Whether it is jewellery, works of art, fine wines, antiques or rare books or Persian rugs, the evidence suggests that most people are under-insured for valuable items they own.
Whilst your general French house insurance policy will offer some cover for such items, there will be a limit on the value insured, which is likely to be below the actual value of the object.
Many households do not insure these items as they consider the risk of theft to be low. Nevertheless, whilst this may well be the case in most areas of France, around 75% of claims concerning valuable objects actually arise from water penetration and damage.
Others do not do so as they are concerned at the possibility that the tax authority may be alerted to the existence of these objects, which may then render them liable to French wealth tax.
In reality, works of art and antiquities do not enter into the equation of liability for the tax, although this is not the case for jewellery and precious metals.
Moreover, insurance companies are not required to notify the tax authority each year of insurance policies covering valuable objects worth more than €15,000.
It is only on the death of the insured that an insurance company is obliged to inform the tax authority of insurance policies held be the deceased covering valuable objects.
Examine your standard French house insurance policy to establish what they define as valuable objects and the insurance cover they place on these items.
You will find that French house insurance polices vary considerably in what they define as a valuable object (objet de valeur), and the limit of their cover.
Nevertheless, depreciable household items in daily use over objet de valeur limits did not normally come into the category of a ‘valuable object’.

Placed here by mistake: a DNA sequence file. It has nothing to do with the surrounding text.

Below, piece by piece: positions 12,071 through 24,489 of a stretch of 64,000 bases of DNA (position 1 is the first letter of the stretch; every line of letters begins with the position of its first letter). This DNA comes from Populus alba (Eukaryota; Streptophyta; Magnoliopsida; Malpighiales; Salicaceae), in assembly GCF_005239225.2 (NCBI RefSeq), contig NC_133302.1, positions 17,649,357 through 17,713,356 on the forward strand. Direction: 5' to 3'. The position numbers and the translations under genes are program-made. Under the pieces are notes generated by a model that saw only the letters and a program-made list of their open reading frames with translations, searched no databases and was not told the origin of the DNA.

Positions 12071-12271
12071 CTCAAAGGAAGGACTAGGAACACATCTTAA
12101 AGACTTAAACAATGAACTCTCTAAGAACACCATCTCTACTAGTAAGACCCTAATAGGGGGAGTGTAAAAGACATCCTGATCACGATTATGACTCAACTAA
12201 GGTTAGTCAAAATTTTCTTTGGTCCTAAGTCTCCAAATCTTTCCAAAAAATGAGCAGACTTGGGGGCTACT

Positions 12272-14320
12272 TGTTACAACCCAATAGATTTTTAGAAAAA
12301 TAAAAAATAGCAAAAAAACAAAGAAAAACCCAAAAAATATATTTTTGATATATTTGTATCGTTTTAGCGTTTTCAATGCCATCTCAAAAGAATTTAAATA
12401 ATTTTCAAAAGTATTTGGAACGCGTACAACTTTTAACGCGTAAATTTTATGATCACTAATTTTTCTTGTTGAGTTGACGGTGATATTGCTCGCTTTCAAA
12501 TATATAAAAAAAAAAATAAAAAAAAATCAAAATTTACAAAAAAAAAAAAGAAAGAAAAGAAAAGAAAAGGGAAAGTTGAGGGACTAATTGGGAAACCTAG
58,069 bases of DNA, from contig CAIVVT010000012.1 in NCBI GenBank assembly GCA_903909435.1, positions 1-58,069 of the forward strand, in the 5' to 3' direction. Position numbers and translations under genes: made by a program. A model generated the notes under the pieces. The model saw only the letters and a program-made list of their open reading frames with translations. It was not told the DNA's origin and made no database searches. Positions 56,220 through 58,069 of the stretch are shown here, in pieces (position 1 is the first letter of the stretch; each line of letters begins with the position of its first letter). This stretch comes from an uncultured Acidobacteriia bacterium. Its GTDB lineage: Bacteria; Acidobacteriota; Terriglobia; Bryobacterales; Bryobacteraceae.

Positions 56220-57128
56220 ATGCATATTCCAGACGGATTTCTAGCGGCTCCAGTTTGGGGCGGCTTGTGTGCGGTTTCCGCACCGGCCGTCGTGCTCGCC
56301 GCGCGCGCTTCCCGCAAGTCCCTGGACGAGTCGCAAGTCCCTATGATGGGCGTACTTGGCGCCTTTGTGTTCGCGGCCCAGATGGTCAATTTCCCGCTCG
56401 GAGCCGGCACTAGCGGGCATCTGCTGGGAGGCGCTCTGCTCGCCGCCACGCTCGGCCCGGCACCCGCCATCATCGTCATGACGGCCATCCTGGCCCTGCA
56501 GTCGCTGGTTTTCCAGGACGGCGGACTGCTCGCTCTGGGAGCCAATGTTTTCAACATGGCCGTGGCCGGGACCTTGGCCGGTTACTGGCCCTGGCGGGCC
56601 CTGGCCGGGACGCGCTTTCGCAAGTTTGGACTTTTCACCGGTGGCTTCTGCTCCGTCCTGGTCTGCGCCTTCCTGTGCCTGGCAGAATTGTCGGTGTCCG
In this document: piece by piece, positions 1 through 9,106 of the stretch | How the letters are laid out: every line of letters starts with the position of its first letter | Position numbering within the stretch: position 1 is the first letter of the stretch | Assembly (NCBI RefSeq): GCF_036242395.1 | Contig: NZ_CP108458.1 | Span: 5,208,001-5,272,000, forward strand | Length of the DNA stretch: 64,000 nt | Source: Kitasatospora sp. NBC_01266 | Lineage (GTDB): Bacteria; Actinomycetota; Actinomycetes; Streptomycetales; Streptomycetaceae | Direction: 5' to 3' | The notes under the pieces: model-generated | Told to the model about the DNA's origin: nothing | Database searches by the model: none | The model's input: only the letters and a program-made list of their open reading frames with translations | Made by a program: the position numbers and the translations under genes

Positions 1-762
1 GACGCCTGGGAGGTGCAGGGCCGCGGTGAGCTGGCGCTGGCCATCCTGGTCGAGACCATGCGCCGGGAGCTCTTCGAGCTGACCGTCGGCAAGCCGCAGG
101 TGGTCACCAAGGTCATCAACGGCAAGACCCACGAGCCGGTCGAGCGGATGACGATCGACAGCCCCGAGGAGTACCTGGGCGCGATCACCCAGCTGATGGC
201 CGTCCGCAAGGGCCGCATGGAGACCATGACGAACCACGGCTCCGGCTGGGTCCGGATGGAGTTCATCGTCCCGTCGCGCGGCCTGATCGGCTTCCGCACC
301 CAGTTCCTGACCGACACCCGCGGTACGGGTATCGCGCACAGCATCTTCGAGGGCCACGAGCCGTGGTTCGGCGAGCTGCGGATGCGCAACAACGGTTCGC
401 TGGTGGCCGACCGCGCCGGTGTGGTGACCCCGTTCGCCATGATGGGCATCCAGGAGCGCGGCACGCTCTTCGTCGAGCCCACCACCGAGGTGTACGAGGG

Accordingly, whether it is your home cinema system or your dishwasher, you need to see what the policies say about these general items.
You need to check the total level of cover for valuable objects in your standard house insurance policy. A policy may, for instance have an insurance cover of €50,000, but will offer maximum cover of €10,000 for valuable objects. If you own valuable objects with a value of €15,000 you will only receive €10,000 in compensation in the event of loss or damage.
You also need to consider whether the policy will operate in the event of prolonged absence from the property, an issue of direct relevance to those with a second home in France. Many policies exclude coverage if the property is empty for more than 90 days.
There may also be other limitations on the operation of the policy, such as a requirement for jewellery to be kept in a safe, a need for a certain level of security on the house, or a limitation on claims arising from accidental damage in the house.
In order to offer better insurance protection to these objects, you will either need to take out a 5 star insurance policy (haut de gamme) or arrange a specific insurance policy for particular possessions.
Most insurance companies offer 5 star policies, including Axa (Grande Demeures), Generail (Singulier) and Groupama (Demeure).
The key advantages of such policies is that they offer a higher level of guarantee on valuable objects, and there are normally fewer constraints concerning prolonged absence from the property.
Another alternative is to take out specific insurance for particular objects.
The major insurers in this market are Axa Art and Hiscox (Fine Art), who products are often more easily available through a broker, such as Aon Artscope or Solly Azar. Such contracts offer all the possibilities available, tailored to each individual object.
These contracts often provide for cover on the basis of a valuation given by an independent expert. This valuation will stay the same throughout the period of the contract, unless you act to specifically request that it be revised.
The annual premium payable is not necessarily that prohibitive. Expect to pay around 3/1000 of the amount insured, with around €300-€500 as the minimum level of the premium. However, if you want to ensure jewellery for loss outside of the property, then you can expect a far higher premium.
Needless to say, the insurer will have their own minimum requirements in relation to the security of the property.
Whilst is it possible to go to one of the major auction houses to obtain a valuation there are also a number of specialist professional bodies in France who can also assist.
Expect to pay from 1% to 3% for the valuation.